Weed Eradication On Far North Island A Big Job
13 February 2001
It was a case of all hands on vines last week (Feb 8-10) when 31 women joined forces to continue the big job of getting rid of Madeira Vine from the Far North's Motuopao Island.
The work formed part of the Department of Conservation's Kaupapa Wahine Programme (Women in Conservation) and involved the organic removal of this aggressive weed from this spectacularly located, windswept island off Cape Maria Van Diemen.
Tangata whenua women from Ngati Kuri, as well as some women from other parts of the Far North community also took part in the work at this remote location.
Madeira vine is the legacy of a lighthouse keeper, who when leaving the island, carelessly discarded a pot containing the plant. The weed has subsequently taken over parts of the island threatening its' ecological values, including the rare flax snail Placostylus, seabirds and rare skinks and geckos.
There are currently no introduced mammals on Motuopao Island. Kiore (Pacific rats) were successfully eradicated in 1988 and 1990. During pre-European times the island was a notable Maori fishing camp and contains a number of European and Maori archaeological sites.
Last week's expedition team leader and DoC Kaitaia, Biodiversity Programme Manager Nicky Syddall said the nationally co-ordinated ‘Women in Conservation Fund’ or ‘Kaupapa Wahine’ was based on the principal of supporting conservation projects specifically for women.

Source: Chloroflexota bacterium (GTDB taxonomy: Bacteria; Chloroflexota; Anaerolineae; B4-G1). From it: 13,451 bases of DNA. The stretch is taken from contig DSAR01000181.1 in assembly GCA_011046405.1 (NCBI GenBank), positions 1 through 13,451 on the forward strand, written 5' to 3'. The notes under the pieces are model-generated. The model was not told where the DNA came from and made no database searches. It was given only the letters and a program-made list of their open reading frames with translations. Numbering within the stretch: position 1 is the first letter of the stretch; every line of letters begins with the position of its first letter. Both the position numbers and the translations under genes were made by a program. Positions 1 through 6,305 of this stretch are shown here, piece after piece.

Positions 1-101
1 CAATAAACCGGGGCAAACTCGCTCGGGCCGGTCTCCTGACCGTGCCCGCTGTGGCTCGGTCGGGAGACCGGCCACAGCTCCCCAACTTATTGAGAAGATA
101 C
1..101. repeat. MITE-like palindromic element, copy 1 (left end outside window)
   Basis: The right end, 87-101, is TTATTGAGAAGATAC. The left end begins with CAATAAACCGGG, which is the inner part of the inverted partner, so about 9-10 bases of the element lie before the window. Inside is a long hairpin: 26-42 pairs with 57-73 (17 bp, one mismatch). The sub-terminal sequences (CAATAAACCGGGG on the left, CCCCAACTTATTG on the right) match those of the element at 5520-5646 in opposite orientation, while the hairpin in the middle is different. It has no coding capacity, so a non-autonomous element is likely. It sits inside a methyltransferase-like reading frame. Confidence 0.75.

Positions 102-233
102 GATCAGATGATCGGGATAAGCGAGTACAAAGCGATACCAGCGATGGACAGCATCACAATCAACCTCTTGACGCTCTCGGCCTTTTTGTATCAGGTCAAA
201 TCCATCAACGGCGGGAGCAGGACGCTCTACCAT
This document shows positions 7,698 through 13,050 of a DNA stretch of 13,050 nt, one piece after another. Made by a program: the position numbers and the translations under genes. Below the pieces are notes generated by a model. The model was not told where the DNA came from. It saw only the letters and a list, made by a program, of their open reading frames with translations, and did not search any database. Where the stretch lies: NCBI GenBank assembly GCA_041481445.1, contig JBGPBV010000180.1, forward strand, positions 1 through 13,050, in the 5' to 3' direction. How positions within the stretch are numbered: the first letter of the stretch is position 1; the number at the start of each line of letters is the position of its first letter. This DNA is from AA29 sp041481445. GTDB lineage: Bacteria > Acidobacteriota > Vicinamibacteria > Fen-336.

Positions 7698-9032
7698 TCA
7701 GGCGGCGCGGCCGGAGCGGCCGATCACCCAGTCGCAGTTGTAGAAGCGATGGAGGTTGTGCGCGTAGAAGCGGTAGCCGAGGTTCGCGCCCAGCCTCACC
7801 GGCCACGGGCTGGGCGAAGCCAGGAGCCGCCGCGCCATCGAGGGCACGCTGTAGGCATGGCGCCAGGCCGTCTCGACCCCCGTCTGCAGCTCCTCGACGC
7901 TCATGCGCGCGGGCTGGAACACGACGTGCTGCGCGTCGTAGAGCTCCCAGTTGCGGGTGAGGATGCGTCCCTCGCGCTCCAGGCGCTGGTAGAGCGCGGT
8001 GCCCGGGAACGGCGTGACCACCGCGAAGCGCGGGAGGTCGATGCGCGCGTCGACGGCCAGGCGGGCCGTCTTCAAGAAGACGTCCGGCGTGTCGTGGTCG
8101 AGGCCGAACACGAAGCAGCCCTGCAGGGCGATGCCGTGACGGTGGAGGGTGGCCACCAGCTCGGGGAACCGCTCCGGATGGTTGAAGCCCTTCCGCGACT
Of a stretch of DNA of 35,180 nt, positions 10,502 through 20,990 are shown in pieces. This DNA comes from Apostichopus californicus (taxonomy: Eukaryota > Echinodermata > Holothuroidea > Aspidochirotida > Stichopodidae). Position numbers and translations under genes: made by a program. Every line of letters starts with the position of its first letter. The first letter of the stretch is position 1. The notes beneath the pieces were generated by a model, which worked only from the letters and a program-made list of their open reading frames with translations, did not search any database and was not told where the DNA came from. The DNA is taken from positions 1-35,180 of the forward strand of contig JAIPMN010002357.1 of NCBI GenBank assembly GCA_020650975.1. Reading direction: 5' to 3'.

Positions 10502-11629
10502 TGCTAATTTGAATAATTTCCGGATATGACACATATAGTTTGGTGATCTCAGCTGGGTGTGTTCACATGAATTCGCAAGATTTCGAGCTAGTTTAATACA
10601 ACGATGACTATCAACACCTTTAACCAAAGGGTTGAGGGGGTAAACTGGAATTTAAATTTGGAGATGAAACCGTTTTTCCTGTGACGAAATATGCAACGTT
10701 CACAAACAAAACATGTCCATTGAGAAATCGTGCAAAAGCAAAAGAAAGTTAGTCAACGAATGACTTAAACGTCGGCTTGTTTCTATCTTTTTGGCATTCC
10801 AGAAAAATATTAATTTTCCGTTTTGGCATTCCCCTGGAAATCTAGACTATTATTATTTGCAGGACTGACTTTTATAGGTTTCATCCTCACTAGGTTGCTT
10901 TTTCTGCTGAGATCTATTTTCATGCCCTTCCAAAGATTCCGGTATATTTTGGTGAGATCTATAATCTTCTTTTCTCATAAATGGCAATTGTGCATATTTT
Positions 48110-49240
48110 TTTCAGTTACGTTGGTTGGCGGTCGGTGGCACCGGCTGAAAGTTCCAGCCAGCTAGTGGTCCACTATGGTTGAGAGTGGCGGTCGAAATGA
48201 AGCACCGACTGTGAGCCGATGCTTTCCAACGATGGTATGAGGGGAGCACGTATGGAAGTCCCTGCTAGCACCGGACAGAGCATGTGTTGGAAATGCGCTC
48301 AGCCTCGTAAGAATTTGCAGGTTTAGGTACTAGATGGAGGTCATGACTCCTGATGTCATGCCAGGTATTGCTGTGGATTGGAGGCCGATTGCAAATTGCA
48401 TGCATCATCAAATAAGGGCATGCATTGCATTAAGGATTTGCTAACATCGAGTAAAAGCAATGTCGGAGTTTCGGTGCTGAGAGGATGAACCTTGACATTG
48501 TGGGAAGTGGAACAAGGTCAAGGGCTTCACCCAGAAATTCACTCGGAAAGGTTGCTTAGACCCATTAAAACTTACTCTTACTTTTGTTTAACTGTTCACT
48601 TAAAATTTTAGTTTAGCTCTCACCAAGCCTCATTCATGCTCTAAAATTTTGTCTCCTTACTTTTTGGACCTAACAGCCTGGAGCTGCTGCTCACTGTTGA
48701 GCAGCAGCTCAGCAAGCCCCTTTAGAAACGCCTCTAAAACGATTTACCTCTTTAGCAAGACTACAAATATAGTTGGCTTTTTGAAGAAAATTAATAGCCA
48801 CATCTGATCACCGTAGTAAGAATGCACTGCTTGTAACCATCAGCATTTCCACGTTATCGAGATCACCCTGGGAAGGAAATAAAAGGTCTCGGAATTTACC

The aim is to bring women from within DoC, Iwi women and others from local communities together to spend time involved in a conservation experience that they would not normally get the opportunity to do.
The fund also assists with women’s career development and networking in conservation.
The group was transported to the windswept, yet stunningly beautiful Nature Reserve off Cape Maria van Diemen, by helicopter and for two days, armed with gloves, hand trowels and plastic bags and combed through a third hectare of dense coastal flax for the weed.
The aim of the project is to rid the island of this and involves collecting the vine’s aerial parts and then digging up it’s roots and tubers.
The trip was also a first for Ngati Kuri women who commented that the opportunity to learn about the ecology of the area and to see live flax snails had a profound effect on many of them.
By Friday afternoon the success of the operation was visibly obvious in the huge pile of 40 large garbage bags filled with the weed.
Ms Syddall said she was overwhelmed by the result and that the group had managed to clean up most of the weed-infested area. She said that to be safe, the weed was double bagged and flown off the island for incineration.
She was hoping that the Department would be able to offer future trips to follow up on the progress made.
“ I am extremely pleased with the whole operation. Everything went smoothly, safely and together we made a huge impact on the weed. We made new friends and I am sure that many of us will remember this trip for a long time,” Ms Syddall said.